In sheer self-defence, senior police then concentrated on the supply chain, the pushers - and tolerated possession. End-users were let off with a caution. It saved court and laboratory time, reduced friction between police and young people, but gave us the worst of both worlds: a high crime rate and high profits for the criminals.

    If prohibition is the right policy, why hasn't it worked? Drug use is now part of the social life of around half of our children. From cannabis to registered heroin addiction, drug use is growing.
    Police and Customs have had their successes but each large seizure they make merely drives up the price on the street, guaranteeing even higher profits for the criminals.

    Quite obviously, prohibition has failed.

    Demand and supply are increasing. The pushes make profits that are quite obscene and as the stakes get higher, the violence more vicious. It means attempts to corrupt the legal system, grievous personal injury and even murder.

    Why does drug gang violence occur? Because criminals fight to expand their trade and make more money. They have a monopoly business and captive market: so the only competition is among themselves.

    Government of all hues credit 'market forces' with invincible power, yet refuse to unleash that power, or deploy it in the drug fight. Let us use market forces to drive them out of business.

    We can take the criminal out of the supply chain, and reduce demand by economic means and by education. We cannot do it by policing. Lord knows we have been trying long enough.

    Time and again politicians parrot one phrase: Legalising drugs is 'unthinkable'. Yet politicians are paid to think. Sadly, their leaders forbid them licence to even discuss the matter.
    The pushes earn my hatred: politicians who are too cowardly to think, or to promote public debate, earn my contempt.

    They forget, those who spout the word 'unthinkable', that drugs like heroin were once legal, and fairly recently too. In the Sixties, clinics were allowed to prescribe to heroin addicts, drugs from reputable, medical sources at prices that were not inflated.

    Today, drugs at cost equivalent of £1,000 pound on the street could be produced for the NHS for just £1. That is £999 that would not have to be found by the addicts, in other words, stolen from you. It is £999 that would not go straight into the pockets of crime syndicates.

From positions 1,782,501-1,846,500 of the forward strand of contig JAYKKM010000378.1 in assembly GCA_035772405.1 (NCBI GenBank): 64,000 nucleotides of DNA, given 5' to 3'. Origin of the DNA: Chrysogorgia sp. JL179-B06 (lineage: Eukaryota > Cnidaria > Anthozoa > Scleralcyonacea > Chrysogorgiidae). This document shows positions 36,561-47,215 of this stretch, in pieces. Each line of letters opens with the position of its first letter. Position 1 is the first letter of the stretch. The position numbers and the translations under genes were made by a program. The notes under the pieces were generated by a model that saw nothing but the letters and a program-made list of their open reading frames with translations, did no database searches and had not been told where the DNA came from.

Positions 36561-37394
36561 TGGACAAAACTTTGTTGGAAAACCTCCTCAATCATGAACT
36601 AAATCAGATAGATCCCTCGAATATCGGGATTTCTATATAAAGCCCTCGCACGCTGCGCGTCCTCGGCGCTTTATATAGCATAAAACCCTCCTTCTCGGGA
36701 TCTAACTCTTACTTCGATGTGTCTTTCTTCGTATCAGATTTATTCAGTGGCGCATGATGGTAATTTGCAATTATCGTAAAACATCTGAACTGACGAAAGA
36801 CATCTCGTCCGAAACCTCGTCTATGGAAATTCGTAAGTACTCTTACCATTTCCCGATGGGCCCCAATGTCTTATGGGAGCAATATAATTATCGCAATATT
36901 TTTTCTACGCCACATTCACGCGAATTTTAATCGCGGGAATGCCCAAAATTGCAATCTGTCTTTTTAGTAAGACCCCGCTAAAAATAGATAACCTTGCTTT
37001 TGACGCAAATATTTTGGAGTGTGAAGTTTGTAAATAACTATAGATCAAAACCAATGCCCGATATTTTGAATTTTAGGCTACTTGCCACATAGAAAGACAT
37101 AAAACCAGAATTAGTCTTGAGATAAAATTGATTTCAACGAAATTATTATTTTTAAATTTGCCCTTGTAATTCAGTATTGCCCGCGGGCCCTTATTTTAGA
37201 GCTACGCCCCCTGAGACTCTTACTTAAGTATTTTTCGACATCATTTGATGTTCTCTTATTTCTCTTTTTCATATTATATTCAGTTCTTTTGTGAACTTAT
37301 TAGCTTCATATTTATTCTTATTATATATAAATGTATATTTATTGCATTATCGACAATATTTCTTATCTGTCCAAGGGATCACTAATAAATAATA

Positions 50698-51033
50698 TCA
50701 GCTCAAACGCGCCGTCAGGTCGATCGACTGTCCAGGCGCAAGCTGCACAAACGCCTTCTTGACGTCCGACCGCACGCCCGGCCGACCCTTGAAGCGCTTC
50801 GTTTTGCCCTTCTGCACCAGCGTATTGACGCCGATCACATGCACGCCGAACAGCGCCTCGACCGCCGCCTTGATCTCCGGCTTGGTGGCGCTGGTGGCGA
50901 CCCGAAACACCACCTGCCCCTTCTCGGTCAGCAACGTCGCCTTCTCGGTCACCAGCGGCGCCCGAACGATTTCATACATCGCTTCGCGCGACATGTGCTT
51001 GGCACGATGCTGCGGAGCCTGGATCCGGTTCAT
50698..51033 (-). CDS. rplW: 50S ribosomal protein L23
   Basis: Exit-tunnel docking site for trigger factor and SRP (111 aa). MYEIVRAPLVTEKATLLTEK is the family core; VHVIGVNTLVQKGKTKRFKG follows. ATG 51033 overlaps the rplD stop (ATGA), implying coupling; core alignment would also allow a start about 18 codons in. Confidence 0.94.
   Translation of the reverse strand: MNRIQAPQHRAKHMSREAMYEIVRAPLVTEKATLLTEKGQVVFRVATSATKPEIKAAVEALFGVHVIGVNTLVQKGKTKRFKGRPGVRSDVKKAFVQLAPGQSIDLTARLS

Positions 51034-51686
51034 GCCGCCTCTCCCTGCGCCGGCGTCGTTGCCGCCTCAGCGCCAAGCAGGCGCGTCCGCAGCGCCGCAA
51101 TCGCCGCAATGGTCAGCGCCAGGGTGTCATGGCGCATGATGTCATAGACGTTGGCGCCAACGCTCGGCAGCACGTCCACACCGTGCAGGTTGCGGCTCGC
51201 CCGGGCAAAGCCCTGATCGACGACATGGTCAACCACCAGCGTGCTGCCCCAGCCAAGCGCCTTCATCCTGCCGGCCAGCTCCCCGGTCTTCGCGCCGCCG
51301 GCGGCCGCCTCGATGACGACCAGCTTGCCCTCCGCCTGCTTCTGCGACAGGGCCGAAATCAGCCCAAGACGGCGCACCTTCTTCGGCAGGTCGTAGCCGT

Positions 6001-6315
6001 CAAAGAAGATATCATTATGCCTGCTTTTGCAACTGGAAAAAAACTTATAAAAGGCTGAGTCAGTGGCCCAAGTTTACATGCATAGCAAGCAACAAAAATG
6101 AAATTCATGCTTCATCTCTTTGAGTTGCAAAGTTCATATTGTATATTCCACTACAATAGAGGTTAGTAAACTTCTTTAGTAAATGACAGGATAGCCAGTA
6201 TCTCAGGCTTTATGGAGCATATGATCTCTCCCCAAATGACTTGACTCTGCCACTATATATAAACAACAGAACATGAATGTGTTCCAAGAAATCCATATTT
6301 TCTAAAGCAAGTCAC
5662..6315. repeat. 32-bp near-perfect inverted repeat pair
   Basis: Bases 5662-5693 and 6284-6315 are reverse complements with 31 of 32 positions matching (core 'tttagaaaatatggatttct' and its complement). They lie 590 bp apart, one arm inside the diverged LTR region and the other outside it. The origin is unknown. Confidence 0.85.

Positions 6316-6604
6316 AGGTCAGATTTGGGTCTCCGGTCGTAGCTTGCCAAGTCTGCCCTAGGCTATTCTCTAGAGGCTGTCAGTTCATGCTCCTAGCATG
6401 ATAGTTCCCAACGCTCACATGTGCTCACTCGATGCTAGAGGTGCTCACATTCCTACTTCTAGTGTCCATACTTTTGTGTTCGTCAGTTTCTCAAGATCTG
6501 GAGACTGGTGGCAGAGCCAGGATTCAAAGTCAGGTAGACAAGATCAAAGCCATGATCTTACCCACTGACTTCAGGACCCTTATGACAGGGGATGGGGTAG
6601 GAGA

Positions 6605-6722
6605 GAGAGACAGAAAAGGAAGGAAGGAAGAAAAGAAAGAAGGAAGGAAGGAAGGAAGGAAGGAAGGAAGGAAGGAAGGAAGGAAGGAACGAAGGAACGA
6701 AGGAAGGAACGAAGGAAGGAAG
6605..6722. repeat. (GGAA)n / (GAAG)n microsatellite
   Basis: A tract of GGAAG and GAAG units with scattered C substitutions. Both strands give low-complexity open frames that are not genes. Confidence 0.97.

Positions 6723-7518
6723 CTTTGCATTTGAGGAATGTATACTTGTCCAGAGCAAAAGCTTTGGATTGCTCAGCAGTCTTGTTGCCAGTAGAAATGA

The benefit to the drug addict would be huge. Getting his drugs from a legal source would access him to Counselling, support and therapy. All the things he or she needs to break dependency.

    'Legalised cannabis' does not mean 'encourage cannabis'. It means the reverse. I want to see the lowest level of drug abuse, with the least detrimental effect on everyone else.
    Legalised cannabis would mean that parents and teachers could discuss it with young people openly, not confrontationally. It means those thinking of using it will get education, not propaganda, and they will be less likely to take it as a gesture of adolescent rebellion. The same applies to the harder drugs.

    If reputable companies, of the calibre of ICI, say, were allowed to make and sell these drugs there would be education, knowledge and quality control. The price would plummet. The criminals would be hit where it hurts them most, in their pockets. Their power-base would be cut from under their feet. They would have no more clients. We would truly drive them out of business.
    I abhor drug abuse and criminal activity. I condemn a policy that profits criminals, and I am angered by the drug crimes that effect us all. I am ashamed at the limited resources available to support victims and their families, and I am angered most by politicians who claim to have no licence even to discuss alternatives.
    We now have a drug czar, with wide-ranging powers. Keith Hallawell is a man of experience. He has a proper background and broad vision. Let us hope that the politicians will allow him to use it.
  7. OldSnowy

    OldSnowy LE Moderator Book Reviewer

    What a sensible reply! Any economist worth their salt could explain the effects that destroying a large proportion of a 'tradable item' such as Heroin will have on the market - the cost will go up. Result - addicts will need to steal more to get cash for their fix (and they WILL...). It also makes it more worthwhile for other people to grow it, who may not have thought it worth the risk before. The dealers charge more, their profit margins increase, they are very happy indeed. They have the best sort of 'captive market', after all.

    Economically, anyone trying to stop the supply of this stuff is on a hiding to nothing. Face it, the Yanks have spent a fair bit on trying to stop the supply of cocaine from South America to the USA, but how much success have they had over the years?

    The only way to do anything about it is to sort out things at the user end - however this may be done.
  8. Why not? Just buy up the crop ourselves and chuck it in an industrial incinirator. Since IIRC 90% or so of Europe's heroin originates from Afghanistan, that's an immediate 90% drop in street levels. Have every country in Europe chip by paying a share of the cost weighted by population size and GDP and compared to what we spend on anti-drug matters I don't think it would be that horrendously expensive in comparison.
  9. That's a very good point but the other side of the economic coin is that as the price drops consumption will increase. If heroin was cheap and easily available we'd quickly end up with a vast army of addicts having to support themselves through crime. Each addict might not need to steal as much but there would be many more of them queuing up to rob the rest of us!